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  • BIG Power Outage: Off Topic, OT

    My wife just informed me the resort mecca of Laughlin, Nevada, is without electrical power for the past hour and a half. She subscribes to facebook spinoff, Laughlin Buzz, and reports began pouring in about an hour ago. A Vegas T-V station has confirmed it, with video of a very large substation fire, obviously to me, burning transformer cooling oil, no other combustibles present there, to my knowledge.

    My first thoughts were, how is a town of 9,000 with total weekend population likely at 15,000 or more, especially this time, a major annual off-road race scheduled, fed it's power from the grid? Surely, via at least two sources, substations, ya think, or know? I don't know. Outside of my level of experience. Buzz reports say the entire town is black. One comment complained, PC dictates that's the improper word: dark is appropriate (??!).

    BS aside, we started conjecturing. Each resort hotel has several BIG emergency power generators; we walk by them often, entering or leaving via employee or other non-main entrances. To what degree can such EGs be matched to power-up the enormous electrical loads of these establishments? Anybody got such info? What of all the dozens of restaurants with their buffet steam tables? Elevators? The River Lodge Resort has 18 of them!

    We walked the entire river walk today from the Lodge down to Riverside Casino and back, 3 miles total. I both marvel and cringe, thinking about the guys keeping these behemoths running. Having been a Facilities Engineer, faced with machinery and production implications, these folks deal with the public, a different kind of "customer".

    A flash from the wife just now. Scott Johnson, Admin of the Laughlin Buzz, was in the Aquarius Casino with his wife when the power went out, almost 2 hours ago. Some gaming tables still going, minimal lighting via EGs, some slots still being played. No level of vital concern......

    Video of the substation burning was very moving, huge flames, the news report stated 4 transformers were sited there, heat had engulfed some in addition to the one which had "exploded". Could these babies be PCB filled? imp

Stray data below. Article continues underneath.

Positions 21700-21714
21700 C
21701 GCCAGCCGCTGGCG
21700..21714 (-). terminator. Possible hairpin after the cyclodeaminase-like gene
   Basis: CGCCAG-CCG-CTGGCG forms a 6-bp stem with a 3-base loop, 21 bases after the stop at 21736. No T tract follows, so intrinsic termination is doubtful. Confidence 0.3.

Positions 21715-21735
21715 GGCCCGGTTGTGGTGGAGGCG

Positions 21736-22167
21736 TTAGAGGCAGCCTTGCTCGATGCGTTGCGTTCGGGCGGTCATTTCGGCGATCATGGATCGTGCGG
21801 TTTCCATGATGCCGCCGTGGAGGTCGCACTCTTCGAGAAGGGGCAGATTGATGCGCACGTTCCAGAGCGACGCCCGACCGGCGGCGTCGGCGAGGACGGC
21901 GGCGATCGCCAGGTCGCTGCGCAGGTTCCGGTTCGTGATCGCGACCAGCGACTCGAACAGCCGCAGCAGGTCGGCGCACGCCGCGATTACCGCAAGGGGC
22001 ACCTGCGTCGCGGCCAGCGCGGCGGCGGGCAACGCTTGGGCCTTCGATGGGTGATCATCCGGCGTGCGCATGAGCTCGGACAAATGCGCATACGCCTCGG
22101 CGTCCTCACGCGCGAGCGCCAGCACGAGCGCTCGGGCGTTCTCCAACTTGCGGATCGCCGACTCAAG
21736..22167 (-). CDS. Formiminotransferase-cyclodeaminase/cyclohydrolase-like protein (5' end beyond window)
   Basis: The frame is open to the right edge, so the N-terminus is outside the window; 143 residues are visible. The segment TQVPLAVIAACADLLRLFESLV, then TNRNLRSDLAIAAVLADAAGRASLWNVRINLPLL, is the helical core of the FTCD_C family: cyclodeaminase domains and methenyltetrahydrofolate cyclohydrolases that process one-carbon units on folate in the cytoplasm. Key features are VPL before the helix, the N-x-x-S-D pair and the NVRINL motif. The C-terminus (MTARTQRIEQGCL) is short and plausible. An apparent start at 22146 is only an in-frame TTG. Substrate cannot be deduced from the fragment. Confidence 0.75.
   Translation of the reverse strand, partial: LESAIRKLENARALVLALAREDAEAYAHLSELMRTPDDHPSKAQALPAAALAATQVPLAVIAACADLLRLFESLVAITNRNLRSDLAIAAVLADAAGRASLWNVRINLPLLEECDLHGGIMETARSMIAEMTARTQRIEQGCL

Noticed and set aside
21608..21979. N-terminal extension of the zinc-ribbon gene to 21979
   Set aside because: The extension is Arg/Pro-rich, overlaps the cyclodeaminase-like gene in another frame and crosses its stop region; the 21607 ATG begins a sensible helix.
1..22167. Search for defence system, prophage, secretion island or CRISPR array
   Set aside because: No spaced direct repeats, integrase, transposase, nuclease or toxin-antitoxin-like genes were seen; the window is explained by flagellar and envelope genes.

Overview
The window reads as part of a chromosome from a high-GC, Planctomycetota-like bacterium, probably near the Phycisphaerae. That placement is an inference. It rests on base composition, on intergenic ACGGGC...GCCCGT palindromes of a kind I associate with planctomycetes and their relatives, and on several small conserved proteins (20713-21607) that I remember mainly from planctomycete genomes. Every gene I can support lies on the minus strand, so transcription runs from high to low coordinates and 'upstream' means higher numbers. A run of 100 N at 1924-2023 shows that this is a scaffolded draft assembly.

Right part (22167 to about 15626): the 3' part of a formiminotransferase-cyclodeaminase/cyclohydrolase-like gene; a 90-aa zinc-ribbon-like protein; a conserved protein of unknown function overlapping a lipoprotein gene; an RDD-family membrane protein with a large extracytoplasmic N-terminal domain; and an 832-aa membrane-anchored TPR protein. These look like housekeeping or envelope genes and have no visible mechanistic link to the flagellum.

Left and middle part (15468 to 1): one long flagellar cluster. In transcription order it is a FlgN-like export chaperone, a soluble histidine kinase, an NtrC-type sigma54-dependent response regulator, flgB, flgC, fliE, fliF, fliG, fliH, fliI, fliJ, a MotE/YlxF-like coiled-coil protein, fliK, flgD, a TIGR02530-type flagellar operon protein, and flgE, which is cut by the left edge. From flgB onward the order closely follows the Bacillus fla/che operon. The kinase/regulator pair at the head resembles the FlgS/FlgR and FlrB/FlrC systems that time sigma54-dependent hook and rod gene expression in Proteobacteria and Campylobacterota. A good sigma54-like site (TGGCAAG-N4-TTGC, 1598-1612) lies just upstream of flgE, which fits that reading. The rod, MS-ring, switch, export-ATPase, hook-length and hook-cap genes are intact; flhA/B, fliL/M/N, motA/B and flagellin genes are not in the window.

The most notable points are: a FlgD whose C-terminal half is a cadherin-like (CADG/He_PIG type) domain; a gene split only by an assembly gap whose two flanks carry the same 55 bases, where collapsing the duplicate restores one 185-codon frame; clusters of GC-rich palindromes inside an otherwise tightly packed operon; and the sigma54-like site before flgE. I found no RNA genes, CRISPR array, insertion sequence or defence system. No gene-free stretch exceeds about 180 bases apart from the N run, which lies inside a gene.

IF IT'S ELECTRICITY, IT'S ME.

  • #2
    Makes me wonder how bad it would get, and how quickly, if we lost major power sources unexpectedly- like say Hoover dam or some other big one. Could be a real life changer.

    The transformer that feeds our street has been cutting out with a loud bang for a few months now. One of my friends who lives closer to it says it sounds like a rifle shot. It goes out for 2 or 3 seconds at a time, sometimes for a minute or so. We get together for a beer at a local pub and harp about having to reset our clocks all the time. I'm thinking that one day the transformer is going to explode. Glad it's not on my front lawn.
    I seldom do anything within the scope of logical reason and calculated cost/benefit, etc- I'm following my passion-

    Comment


    • #3
      There WAS a major coal burning power plant in Laughlin. Bet they wish it was still there.

      Originally posted by wiki
      Mohave Power Station (known also as Mohave Generating Station, or MOGS) was a 1,580-megawatt (2,120,000 hp) coal-fired power plant located in Laughlin, Nevada. Southern California Edison is the majority owner of the plant and was its operator.[2] The plant is currently shut down and in the process of being dismantled.
      At the end of the project, there is a profound difference between spare parts and extra parts.

      Location: SF East Bay.

      Comment


      • #4
        Ha, Ha! Yer right. We watched them demo the big tall chimney while we snowbirded the first winter. Now we split our time here and MO. If yer interested, that power plant got it's fuel through a 260 mile long pipeline, coal slurry, from clean over by Flagstaff, from the coal mines near there. The plant has been decommissioned, but the "high-lines" coming in from the west, at least 3 sets of them remain. Big long insulators, my guess at least 1/2 million volts, I've wondered driving by, are they still "live"? imp
        IF IT'S ELECTRICITY, IT'S ME.

        Comment


        • #5
          In 10 years with solar getting cheaper & batteries getting better homes can be self powered hopefully. I plan to do solar as 1 have almost 3200 sq ft of shop roof facing clear south & they have a 25% & another 30% credit to help pay for it. One reason I bought the 6000# cap forklift with the 4000# battery which turned out great. I've had it 3 weeks & it's still charged where it was & I read where it might loose 1 or more percent of charge per day but I bought a 6v,12v,24,v,36v,48v, combo charger 12amps @ 36v so I'll use it as a trickle/float charger.

          Comment


          • #6
            Originally posted by darryl View Post
            Makes me wonder how bad it would get, and how quickly, if we lost major power sources unexpectedly- like say Hoover dam or some other big one. Could be a real life changer.

            The transformer that feeds our street has been cutting out with a loud bang for a few months now. One of my friends who lives closer to it says it sounds like a rifle shot. It goes out for 2 or 3 seconds at a time, sometimes for a minute or so. We get together for a beer at a local pub and harp about having to reset our clocks all the time. I'm thinking that one day the transformer is going to explode. Glad it's not on my front lawn.
            Has anyone called the power company? Something like that sounds like something that won't be fixed unless reported, the company may not even realize something's wrong.

            Comment


            • #7
              Originally posted by Puckdropper View Post